Editor’s note: Not only do we seek to share the stories and experiences of Chinese Christians, we also strive to pray for them. In this new series, our blog editor shares how she is praying for China this month.
Grim is perhaps too mild a word: “wars and rumors of war” dominate the headlines, a global pandemic has raged for two years, and in the West, it seems there is no end to obstinate intramural fights over the shape of society. In some ways, it’s even worse for Chinese Christians: there, the last years have been increasingly difficult as the public space within which house church Christians are allowed to practice their faith has increasingly constricted around them. Apprehension about an uncertain future seems warranted.
Prayers of Lament
In these times, it is fitting that our year of prayer for China began with a focus on the Psalms of lament. Sorrow is deeply uncomfortable, but praying through grief and anger is the response modeled throughout Scripture. In the past year, we’ve shared on the blog many examples of how interacting with the Chinese house church helps global believers process their own challenges. Today, I want to share how I am praying for China this month, guided by the prayers of Chinese believers and their own struggles with the psalms of sorrow.
Prayer is not passive, but active. As we pray, we ascend to the throne room of heaven, and join other believers across the world and through the ages in worship. When we pray for our brothers and sisters in China, we share their burdens and are united with these believers, from whom we are temporarily severed by distance, language, and culture. Through prayer, we participate in their trials, stand in God’s presence on their behalf, and surrender to his wisdom even while petitioning him for the things we long for.
Peace, Pandemic, and Politics
In this month of lament, I am praying that God will “grant us the surprising peace of Christ.” As Psalm 88 shows, we can come to God in our despair and with troubled souls. As one person, I can do nothing to solve the problems of persecuted Chinese Christians. But I can share their sorrow, and I can bring that anguish to the Lord. So I am praying that, in the midst of troubled times, Chinese Christians will know God’s peace, which passes understanding.
Would You Pray With Us Today?
I am praying that this peace will not only be one of the spirit, but that peace descends on earth as well. I am praying for war to be averted, and that the faithful witness of the Chinese church will influence Chinese leaders and allow China to become a conduit for peace.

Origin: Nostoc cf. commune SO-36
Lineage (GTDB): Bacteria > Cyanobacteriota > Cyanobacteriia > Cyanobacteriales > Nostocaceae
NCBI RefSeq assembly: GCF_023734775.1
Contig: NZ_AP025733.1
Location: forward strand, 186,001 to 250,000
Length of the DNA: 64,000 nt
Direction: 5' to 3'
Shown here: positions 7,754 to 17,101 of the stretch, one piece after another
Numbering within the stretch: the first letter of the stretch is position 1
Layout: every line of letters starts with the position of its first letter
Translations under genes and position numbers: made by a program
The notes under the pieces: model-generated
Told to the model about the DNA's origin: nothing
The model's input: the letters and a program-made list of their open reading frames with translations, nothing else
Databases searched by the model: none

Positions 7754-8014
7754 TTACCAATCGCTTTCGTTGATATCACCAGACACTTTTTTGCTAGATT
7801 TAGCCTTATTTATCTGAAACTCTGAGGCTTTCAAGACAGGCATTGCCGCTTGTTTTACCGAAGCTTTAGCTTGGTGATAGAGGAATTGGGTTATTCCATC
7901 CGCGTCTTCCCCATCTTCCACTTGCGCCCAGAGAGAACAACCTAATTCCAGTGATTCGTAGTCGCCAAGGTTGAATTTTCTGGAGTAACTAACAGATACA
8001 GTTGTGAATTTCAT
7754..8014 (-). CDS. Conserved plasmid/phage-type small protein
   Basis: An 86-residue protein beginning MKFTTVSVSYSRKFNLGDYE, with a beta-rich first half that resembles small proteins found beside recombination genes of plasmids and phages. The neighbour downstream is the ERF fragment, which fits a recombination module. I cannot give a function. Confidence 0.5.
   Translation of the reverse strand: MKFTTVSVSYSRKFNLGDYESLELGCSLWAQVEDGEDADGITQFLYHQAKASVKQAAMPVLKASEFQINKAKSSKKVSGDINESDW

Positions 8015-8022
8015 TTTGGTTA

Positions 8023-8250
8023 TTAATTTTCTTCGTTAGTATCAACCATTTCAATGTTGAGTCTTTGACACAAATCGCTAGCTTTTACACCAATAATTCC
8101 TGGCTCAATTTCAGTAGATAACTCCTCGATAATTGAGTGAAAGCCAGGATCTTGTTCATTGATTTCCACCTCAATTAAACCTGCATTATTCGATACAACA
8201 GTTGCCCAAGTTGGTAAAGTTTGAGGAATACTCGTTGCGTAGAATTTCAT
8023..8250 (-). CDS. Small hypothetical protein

I am praying that Chinese believers will turn their sorrow into prayer as they “take hold of and turn back to the Lord.” I am praying, in the words of Psalm 6, that God will hear and accept our prayers, and that he will show mercy to his church in China so that they may glorify him through their deliverance.
I am praying for the COVID crisis in China. Even as the rest of the world is opening up, China is struggling to maintain its “Zero COVID” policy. Rolling lockdowns and an uncertain endpoint make this a particularly touchy time within China, as it is unclear what the exit strategy will be. I am praying that God will have mercy on this pandemic. I am praying for those who are impacted by current lockdowns, and—as I have heard Chinese Christians pray—that they will not “waste this pandemic.” May God use even this season to bring himself glory and honor.
Political regulations continue to tighten in China; new Internet rules are set to take effect in March which threaten to choke out even online worship and gathering among Chinese believers. When it is difficult to meet in person, and even online gathering is blocked, it is tempting to believe (as the psalmist laments in Psalm 42) God has forgotten his people. I am praying that enforcement of these regulations will be lax, and many opportunities for online sharing and gathering will remain. I am also praying for hope that looks beyond current circumstances. May Chinese Christians remember, each and every day, that the story of all history finds its climax and its end in resurrection—not in death.
Most of all, I am praying that they will continue to hope in God’s goodness, even when grief is the tune of their song.
E.F. Gregory is a mom of three young children. She lives in the San Gabriel Valley on the border of East Los Angeles, where her husband is a P.C.A. church planter.